Admiral Bakkes conceded that it was not necessary to include the maximum and minimum ages for service in the legislation and agreed that it was better to allow the Minister to exercise discretion.
Admiral Bakkes said that the duration of call-ups was currently open-ended. The two-year cap on continuous call-up was suggested but can be left open-ended.
Admiral Bakkes said Section 18 of the Defence Act made provision for service anywhere in the world but conceded that the legality of this aspect needed to be considered.
Admiral Bakkes said that the issue of whether call-up instructions should be in the Act was open to debate.
Dr Koornhof understood that the proposed amendments to Section 58 made provision for members of the Reserve Force to be called up for training, exercises and deployment under extraordinary circumstances. He asked if the proposed amendments in the submission will achieve this. He understood that an enabling clause was required to oblige reservists to serve under emergency circumstances.
Mr Shah shared Dr Koornhof’s sentiments. He understood that currently, there was no obligation on members of the Reserve Force to report for training and deployment obligations in times of peace. He felt that training was necessary to ensure that reservists were combat-ready. He asked if the contracts signed by reservists included clauses to cover reporting for training.
Admiral Bakkes agreed that the contracts should include the obligation to report for training but this was not currently included in the contracts.
Mr Ntuli asked why it was necessary to legislate for calling up the Reserve Force under emergency circumstances.
Admiral Bakkes explained that currently, members of the Reserve Force volunteered to participate in operations but were under no obligation to do so. However, should it be necessary to call up the Reserve Force for service, refusal on the grounds of emotional or subjective reasons cannot be allowed. Application may be made for exemption from service and exemption may be granted under certain circumstances but not if the basis for the application was emotional or subjective.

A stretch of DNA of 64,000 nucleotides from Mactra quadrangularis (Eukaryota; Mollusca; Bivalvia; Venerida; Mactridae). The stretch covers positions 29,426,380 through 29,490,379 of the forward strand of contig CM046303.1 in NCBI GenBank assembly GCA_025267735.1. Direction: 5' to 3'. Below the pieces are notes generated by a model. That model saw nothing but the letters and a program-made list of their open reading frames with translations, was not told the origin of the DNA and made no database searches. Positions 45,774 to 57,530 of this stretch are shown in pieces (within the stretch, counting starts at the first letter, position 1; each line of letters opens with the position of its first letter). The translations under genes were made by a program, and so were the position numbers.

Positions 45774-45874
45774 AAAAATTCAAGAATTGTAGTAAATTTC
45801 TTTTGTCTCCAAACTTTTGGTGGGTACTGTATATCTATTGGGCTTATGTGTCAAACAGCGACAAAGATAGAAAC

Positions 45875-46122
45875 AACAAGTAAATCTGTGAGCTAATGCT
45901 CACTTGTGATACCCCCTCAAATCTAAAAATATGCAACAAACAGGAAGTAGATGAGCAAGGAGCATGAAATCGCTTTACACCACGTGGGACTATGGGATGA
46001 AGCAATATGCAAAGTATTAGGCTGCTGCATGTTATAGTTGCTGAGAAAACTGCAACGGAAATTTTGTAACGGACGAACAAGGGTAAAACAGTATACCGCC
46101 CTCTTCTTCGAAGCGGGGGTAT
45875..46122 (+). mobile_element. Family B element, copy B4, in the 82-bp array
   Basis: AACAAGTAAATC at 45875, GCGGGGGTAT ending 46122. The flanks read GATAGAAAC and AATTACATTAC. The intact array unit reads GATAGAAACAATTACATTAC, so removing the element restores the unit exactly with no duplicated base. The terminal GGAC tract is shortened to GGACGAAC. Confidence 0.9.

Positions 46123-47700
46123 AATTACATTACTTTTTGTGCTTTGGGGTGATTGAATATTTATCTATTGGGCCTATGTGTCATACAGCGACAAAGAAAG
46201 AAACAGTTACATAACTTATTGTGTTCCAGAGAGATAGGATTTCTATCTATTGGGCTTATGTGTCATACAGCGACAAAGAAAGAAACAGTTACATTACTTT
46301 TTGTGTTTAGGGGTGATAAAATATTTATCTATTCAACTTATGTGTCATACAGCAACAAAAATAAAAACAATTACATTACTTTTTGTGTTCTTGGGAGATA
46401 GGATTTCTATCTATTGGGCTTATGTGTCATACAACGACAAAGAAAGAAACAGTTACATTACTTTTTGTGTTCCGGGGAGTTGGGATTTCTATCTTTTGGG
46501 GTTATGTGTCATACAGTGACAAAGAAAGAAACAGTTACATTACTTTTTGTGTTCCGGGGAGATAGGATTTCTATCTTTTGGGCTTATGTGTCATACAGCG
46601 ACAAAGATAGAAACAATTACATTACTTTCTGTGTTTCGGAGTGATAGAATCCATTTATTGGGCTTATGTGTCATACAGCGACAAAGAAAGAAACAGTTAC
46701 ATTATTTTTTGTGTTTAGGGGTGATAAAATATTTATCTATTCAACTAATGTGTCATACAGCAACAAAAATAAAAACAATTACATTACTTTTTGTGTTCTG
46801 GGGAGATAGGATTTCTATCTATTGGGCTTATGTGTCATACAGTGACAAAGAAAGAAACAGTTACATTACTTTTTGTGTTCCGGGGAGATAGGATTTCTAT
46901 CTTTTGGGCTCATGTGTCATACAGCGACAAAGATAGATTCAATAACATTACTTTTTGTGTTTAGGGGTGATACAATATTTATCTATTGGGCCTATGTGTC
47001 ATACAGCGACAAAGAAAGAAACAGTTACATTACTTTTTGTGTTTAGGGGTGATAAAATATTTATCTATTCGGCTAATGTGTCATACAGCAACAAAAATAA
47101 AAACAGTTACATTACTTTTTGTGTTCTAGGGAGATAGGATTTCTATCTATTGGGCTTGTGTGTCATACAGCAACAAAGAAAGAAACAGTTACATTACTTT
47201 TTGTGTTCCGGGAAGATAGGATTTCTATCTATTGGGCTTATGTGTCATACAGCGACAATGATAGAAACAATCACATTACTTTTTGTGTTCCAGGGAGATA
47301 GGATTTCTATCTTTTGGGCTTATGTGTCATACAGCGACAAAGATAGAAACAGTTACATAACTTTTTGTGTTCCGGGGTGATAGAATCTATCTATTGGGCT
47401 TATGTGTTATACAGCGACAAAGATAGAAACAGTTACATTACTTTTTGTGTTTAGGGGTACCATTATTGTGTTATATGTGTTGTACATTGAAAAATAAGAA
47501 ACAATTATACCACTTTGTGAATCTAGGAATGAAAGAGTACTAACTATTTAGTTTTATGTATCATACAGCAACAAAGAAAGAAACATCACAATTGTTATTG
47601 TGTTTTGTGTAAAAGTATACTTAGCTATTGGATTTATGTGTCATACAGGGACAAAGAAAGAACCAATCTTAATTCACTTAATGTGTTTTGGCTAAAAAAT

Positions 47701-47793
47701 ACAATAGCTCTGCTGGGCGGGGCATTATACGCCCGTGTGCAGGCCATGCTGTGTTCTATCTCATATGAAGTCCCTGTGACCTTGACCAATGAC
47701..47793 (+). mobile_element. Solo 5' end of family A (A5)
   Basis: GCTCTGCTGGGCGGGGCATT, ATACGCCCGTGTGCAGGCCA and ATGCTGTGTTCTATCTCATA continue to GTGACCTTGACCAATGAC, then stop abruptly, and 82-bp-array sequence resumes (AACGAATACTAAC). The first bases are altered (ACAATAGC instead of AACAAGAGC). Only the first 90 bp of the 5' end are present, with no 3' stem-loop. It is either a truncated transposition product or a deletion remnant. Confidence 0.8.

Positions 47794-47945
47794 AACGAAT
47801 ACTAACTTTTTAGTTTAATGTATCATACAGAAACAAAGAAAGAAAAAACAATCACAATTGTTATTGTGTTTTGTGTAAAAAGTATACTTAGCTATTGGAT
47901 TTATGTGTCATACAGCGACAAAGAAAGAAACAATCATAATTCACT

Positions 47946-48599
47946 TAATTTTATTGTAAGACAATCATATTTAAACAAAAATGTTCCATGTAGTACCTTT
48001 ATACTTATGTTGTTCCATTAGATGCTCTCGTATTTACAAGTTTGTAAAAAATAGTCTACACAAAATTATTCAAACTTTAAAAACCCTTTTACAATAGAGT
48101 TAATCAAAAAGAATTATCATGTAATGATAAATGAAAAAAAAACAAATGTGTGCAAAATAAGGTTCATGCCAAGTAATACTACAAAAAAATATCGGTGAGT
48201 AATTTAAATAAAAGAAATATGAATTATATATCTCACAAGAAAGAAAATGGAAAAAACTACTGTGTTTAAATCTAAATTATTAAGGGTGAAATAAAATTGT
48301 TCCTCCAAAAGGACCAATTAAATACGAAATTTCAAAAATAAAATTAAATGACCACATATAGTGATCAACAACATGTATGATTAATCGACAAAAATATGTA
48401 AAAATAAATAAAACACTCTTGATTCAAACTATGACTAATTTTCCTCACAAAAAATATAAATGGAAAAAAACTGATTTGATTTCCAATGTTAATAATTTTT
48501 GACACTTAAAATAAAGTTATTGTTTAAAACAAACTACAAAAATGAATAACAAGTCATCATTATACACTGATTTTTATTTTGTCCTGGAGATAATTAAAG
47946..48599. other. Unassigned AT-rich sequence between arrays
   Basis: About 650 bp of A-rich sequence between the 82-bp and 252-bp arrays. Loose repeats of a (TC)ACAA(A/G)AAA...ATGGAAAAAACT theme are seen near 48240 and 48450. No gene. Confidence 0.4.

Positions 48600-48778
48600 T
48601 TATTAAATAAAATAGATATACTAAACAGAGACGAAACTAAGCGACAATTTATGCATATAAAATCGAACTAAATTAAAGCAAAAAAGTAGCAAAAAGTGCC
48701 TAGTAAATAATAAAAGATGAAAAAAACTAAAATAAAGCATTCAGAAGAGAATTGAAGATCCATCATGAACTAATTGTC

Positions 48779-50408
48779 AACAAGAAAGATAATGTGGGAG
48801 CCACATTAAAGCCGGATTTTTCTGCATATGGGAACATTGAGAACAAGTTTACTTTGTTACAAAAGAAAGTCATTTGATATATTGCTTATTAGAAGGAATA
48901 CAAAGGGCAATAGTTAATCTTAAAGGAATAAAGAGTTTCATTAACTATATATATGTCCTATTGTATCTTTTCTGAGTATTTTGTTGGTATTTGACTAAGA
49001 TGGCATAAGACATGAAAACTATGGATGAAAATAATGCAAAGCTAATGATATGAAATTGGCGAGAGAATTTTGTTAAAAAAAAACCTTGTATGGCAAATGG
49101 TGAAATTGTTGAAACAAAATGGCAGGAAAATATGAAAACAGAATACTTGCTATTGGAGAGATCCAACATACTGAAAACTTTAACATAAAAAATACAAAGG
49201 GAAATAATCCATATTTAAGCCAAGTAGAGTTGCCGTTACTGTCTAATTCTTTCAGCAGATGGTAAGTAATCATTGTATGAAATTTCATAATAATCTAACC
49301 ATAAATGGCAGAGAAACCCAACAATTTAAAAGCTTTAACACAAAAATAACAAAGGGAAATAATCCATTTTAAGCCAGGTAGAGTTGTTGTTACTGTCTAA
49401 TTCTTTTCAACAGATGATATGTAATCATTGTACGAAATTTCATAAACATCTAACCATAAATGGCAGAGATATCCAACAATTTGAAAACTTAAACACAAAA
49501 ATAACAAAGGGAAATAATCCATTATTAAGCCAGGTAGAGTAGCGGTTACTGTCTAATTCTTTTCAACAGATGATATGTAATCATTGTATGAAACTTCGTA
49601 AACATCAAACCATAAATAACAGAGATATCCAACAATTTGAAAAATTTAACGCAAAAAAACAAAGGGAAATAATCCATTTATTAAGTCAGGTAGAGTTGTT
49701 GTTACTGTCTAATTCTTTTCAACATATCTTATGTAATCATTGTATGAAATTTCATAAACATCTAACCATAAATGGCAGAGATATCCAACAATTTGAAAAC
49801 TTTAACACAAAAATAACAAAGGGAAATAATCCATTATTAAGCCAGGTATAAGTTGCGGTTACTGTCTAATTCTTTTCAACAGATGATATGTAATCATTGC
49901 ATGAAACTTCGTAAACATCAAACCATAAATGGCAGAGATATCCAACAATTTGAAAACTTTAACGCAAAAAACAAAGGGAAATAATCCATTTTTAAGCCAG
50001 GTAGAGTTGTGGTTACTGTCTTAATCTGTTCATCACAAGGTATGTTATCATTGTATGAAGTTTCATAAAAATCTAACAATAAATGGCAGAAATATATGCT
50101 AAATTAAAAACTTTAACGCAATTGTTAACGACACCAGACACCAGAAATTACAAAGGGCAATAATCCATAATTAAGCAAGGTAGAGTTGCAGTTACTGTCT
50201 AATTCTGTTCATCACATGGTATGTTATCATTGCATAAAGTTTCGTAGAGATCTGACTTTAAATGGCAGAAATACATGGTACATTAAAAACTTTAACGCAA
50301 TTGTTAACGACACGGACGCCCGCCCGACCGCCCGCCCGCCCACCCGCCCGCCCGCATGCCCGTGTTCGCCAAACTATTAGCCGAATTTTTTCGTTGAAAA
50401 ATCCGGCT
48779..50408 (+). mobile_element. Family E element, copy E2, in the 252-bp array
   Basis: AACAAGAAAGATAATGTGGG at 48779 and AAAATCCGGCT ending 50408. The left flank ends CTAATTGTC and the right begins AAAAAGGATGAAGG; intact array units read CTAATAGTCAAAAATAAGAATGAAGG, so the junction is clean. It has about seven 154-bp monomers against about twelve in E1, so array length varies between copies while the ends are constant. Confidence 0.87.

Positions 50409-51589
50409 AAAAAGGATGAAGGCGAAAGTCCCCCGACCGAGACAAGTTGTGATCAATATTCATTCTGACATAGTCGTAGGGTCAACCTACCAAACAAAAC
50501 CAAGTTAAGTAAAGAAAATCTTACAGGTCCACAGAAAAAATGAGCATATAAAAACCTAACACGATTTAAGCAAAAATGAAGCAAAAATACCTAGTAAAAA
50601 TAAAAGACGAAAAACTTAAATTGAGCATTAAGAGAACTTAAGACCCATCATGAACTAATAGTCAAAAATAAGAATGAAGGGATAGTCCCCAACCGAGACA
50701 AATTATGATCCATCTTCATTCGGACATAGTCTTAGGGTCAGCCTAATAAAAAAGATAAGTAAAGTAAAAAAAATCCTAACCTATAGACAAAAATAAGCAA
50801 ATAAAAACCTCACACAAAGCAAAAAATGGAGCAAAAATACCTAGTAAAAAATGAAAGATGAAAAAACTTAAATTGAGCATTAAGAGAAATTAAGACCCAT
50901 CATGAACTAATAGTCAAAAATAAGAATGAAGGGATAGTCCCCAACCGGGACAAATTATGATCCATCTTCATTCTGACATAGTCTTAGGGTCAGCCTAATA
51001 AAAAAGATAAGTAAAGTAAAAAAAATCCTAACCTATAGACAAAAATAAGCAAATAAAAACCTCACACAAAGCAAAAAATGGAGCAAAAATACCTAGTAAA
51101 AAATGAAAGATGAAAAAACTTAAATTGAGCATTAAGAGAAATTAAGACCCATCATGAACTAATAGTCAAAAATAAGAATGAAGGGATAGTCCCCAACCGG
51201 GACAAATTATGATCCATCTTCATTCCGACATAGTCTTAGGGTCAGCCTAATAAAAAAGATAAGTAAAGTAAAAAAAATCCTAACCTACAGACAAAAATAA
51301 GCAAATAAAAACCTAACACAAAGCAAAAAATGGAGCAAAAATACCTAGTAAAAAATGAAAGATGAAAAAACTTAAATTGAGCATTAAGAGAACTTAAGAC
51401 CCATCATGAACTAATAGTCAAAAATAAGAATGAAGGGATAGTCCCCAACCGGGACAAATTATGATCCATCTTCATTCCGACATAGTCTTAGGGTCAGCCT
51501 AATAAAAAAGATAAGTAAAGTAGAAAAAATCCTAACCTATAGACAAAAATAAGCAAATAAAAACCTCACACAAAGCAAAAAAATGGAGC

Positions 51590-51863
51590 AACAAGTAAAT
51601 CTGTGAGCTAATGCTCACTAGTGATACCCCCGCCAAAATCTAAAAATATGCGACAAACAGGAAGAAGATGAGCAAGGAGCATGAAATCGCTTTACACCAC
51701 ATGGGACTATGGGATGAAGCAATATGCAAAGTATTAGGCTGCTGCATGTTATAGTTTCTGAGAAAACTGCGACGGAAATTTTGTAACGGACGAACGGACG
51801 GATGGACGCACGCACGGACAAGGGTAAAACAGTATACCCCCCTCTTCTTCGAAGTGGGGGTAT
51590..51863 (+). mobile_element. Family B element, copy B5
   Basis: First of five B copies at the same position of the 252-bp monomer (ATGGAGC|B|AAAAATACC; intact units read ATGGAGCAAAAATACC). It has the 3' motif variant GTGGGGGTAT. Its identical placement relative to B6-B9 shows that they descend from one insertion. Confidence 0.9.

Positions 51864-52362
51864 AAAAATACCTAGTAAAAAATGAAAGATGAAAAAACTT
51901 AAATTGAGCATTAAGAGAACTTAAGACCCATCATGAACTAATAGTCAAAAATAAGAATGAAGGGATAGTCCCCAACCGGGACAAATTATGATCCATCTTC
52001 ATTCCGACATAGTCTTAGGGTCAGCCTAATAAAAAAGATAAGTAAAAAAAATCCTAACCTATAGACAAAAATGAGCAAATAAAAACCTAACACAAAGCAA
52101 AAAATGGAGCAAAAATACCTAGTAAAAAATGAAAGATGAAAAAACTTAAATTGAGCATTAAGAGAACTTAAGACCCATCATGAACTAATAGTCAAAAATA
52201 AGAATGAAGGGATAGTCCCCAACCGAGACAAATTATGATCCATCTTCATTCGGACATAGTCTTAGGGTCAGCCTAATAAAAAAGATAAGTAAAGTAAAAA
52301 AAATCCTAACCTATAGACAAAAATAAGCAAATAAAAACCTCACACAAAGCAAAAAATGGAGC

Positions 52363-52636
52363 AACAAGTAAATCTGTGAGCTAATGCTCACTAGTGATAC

Mr Ntuli asked if exemption will be granted if a reservist is self-employed or if his employer refused to release him for service.
Admiral Bakkes replied that exemption was usually granted for self-employed persons. The Moratorium Act obliged employers to allow reservists to report for duty and protected his/her job. Debts are frozen for the duration of the call-up and the Moratorium Act made provision for fining employers who contravened the Act.
Mr Shah asked if the contract made provision for the contract to be terminated if the person was no longer able to serve in the Reserve Force.
Admiral Bakkes replied that reservists committed themselves for a period of five years, after which they can either renew the contract or leave the Reserve Force. However, if a contract expires during time of war, the Defence Act made provision for the term of service to be extended.